The DOL is Admitting That New Overtime Rules Won't Lead to Much Extra Pay

Here are some numbers from the DOL draft rule.

They think there are 21.4 million salaried workers subject to the wage test.  Since the new number was set at the 40th percentile of these workers, presumably about 8.6 million will fall below the new number.  But of these, only 4.6 million would be have to be shifted to hourly/overtime rules (not sure why the difference, I guess other tests must still apply as well).

Those 4.6 million are expected to cost employers an additional $1.2 billion in wages, which seems like a lot but equates to an additional $261 per person per year extra.   In other words, a pittance for all this disruption.

The Left is already saying that companies won't adjust and all these folks will get raises.  But the DOL obviously thinks differently.  Either it thinks these folks are only working maybe an hour each of overtime per week, such that the overtime rules will only cost a few bucks a week, or the DOL thinks that a lot of work and wage rates are going to be pared back leaving folks about where they are today, except now as timeclock punchers rather than trusted salaried professionals.

I am still going through all the tables in the back where they generate this stuff, but there are a couple of admissions there you WILL NOT find on liberal blogs today

  1. The DOL expects that base wage rate for regular work hours to fall for the affected workers with this new law.  You heard that right.   See table 21.  The fall from $18.38 to $18.21 after this rule in DOL projections
  2. You will see folks (like Kevin Drum linked above) saying that this ends 60 hour work weeks.  In fact, in table 22 the DOL says the average work week of those affected by the rule is 41.6 hours, which will go down to 41.5 hours by this rule.  In fact, the 60 hour folks are a minority of go-getters who are trying to prove themselves out for upper management.  These are the folks hamstrung by this law, hammering precisely the upwardly mobile folks one would hope to encourage.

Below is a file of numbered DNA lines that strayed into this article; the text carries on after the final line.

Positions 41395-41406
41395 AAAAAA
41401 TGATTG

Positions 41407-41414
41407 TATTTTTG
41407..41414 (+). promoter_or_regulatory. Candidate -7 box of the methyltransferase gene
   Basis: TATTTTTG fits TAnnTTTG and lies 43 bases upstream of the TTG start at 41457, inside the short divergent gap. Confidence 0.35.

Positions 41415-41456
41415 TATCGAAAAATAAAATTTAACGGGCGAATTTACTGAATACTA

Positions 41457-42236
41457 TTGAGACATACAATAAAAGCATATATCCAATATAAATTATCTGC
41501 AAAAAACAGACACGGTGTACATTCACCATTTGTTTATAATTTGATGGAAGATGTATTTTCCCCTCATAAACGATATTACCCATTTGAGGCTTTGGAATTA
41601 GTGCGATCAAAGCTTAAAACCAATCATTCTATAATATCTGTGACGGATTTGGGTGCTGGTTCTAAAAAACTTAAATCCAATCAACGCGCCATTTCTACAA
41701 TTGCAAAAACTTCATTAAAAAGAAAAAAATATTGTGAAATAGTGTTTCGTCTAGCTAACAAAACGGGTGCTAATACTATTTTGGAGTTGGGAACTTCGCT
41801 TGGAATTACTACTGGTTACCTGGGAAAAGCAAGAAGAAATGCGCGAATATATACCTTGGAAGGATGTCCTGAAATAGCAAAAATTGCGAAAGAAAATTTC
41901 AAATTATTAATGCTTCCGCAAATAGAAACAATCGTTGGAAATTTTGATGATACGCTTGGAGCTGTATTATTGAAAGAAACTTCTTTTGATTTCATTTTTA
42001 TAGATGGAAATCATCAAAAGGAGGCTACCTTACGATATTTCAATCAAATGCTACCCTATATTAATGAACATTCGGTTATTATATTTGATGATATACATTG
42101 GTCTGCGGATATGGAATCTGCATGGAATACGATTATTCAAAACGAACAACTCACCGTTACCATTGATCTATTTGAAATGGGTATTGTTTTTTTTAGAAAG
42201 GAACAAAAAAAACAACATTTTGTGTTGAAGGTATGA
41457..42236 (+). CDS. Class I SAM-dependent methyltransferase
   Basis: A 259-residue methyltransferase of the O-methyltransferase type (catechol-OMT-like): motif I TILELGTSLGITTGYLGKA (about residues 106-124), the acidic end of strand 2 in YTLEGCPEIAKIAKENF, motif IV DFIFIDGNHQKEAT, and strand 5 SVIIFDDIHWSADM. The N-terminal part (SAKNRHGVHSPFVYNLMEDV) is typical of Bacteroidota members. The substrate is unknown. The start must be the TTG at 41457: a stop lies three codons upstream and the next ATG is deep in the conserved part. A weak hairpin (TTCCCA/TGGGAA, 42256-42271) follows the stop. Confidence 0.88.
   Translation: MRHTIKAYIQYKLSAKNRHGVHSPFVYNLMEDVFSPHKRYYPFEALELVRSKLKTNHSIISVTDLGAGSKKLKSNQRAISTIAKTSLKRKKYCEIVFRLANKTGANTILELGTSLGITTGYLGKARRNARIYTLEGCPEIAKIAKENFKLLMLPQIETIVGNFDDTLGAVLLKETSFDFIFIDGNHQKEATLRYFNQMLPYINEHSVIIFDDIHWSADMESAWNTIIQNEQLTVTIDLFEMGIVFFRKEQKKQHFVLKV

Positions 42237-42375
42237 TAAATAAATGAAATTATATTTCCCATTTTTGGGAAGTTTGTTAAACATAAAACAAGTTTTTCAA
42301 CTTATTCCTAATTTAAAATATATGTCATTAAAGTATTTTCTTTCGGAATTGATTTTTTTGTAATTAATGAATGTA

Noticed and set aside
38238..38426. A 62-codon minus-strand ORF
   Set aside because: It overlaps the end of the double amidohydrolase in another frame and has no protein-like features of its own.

• FelineCannonball

    Seems to be a reading comprehension issue with respect to Kevin Drum. He said to wait till the statistics come out in a year. My guess is small adjustments. More overtime and more employment.

  • slocum

    The other possibility is that there will be an initial boost in wages that dissipates over time. Companies don't like to impose pay cuts, but they'll reduce future raises to compensate. And it takes some time to re-organize work patterns. So in the short term, it may look like this change 'worked', but eventually the affected workers will have lower base salaries and/or be strictly limited to 40 hours.

  • NL7

    I think many people operate on the assumption that if fewer people can work free overtime, then it will be easier to get ahead while working fewer hours. In other words, this is an ambition arms control agreement. People will not be pressured to do overtime if the company must pay for it, and then at least there is compensation.

    I imagine a fair number of people think it's a good thing if there is less pressure to work over time, and that workplace competition will theoretically be dulled.